Instruction by yurtgc548

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									        Instruction
Gradual Release of Responsibility
          & Feedback
What does the
research tell us?
When Learning Isn’t Occurring
 Classrooms do not use scaffolding to ensure
  success.
When Learning Isn’t Occurring
 Students are asked to learn independently
  day after day.
When Learning Isn’t Occurring
   Teacher models and then meets with small groups of
    students, but they are required to complete independent tasks
    while waiting their turn to meet. (the collaborative learning
    phase is missing)
Best Teaching Occurs when a
Model of Explicit Instruction is
          Followed.
   Model Of Explicit Instruction

Gradual Release of Responsibility Model


                                       Student
 Modeling
                                                   Independence

       Teacher

                 Guided Practice



                    Spires & Stone, 1989, after Pearson & Gallagher, 1983
 Dependent Learning
   Direct Instruction that establishes purpose,
    models thinking, demonstrates skills, and
    teaches for metacognition.
   Must consists of a Focused Lesson
Focused Lesson
 Clearly establishes a purpose and models their
  own thinking.
 Provides students with information about the
  ways in which a skilled reader, writer, or thinker
  processes information.
 Almost always done with the whole class and
  typically last around 15 minutes (depending on
  the age group)
Clearly establishing
a purpose:
1. A clear, general statement of learner
   outcomes,
2. Related to an identified problem and
   needs assessment
3. Achievable through instruction
What to Look For
   The teacher establishes the purpose for the lesson.
   Both content and language goals are established.
   The teacher uses “I” statements to model thinking.
   Questioning is used to scaffold instruction, not to interrogate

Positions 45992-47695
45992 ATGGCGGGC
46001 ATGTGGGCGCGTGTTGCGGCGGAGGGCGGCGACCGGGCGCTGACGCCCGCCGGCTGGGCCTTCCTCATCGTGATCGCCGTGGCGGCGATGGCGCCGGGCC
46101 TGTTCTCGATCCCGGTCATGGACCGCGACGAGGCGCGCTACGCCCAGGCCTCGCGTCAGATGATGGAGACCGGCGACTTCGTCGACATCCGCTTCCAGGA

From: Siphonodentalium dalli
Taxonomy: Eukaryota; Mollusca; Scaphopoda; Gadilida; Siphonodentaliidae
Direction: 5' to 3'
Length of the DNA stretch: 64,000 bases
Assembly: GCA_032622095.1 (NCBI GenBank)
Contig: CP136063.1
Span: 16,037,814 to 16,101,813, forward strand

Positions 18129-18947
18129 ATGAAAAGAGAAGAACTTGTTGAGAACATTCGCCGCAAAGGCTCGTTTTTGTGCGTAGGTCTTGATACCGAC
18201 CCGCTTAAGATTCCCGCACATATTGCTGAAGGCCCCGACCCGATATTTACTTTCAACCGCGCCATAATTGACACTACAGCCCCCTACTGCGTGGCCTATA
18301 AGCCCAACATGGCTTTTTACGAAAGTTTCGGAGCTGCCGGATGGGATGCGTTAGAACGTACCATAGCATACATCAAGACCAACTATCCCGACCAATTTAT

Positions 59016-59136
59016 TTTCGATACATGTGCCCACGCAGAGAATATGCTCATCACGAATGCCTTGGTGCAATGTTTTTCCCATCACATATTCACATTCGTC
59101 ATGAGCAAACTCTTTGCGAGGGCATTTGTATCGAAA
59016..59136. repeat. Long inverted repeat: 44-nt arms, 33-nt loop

students.
   The lesson includes a decision frame for when to use the
    skill or strategy.
   The lesson builds metacognitive awareness, especially
    indicators of success
   Focus lessons move to guided instruction, not immediately
    to independent learning
• Dependent Learning
   • Direct Instruction that establishes purpose,
     models thinking, demonstrates skills, and teaches
     for metacognition.
• Shared Learning
   • Guided Instruction and tasks that require
     joint intellectual effort, such as jigsaws, case
     studies, group projects, numbered heads
     together, etc.
Shared Learning: Two Parts
1.   Guided Instruction
        Almost always done with small, purposeful groups,
         which are composed based on students’
         performance on formative assessments.
        Consist of students who share a common
         instructional need that the teacher can address.
        Ideal time to differentiate based on needs
What to Look For
 Small-group arrangements are evident.
 Grouping changes throughout the semester.
 The teacher plays an active role in guided instruction,
  not just circulating and assisting individual students.
 A dialogue occurs between students and the teacher as
  they begin to apply the skill or strategy.
 The teacher uses cues and prompts to scaffold
  understanding when a student makes an error an does
  not immediately tell the student the correct answer.
Shared Learning: Two Parts
1. Guided Instruction
2. Collaborative Learning
       Key is the requirement for independent
        products from the group collaboration.
       It is not the time to introduce new information
        to students.
       Should be a time for students to apply
        information in novel situations or to engage in
        a spiral review of previous knowledge.
       Critical to the success of the gradual release
        of responsibility model of instruction
What to Look For
 Small-group arrangements are evident.
 Grouping changes throughout the semester.
 The teacher has modeled concepts that students
  need to complete collaborative tasks.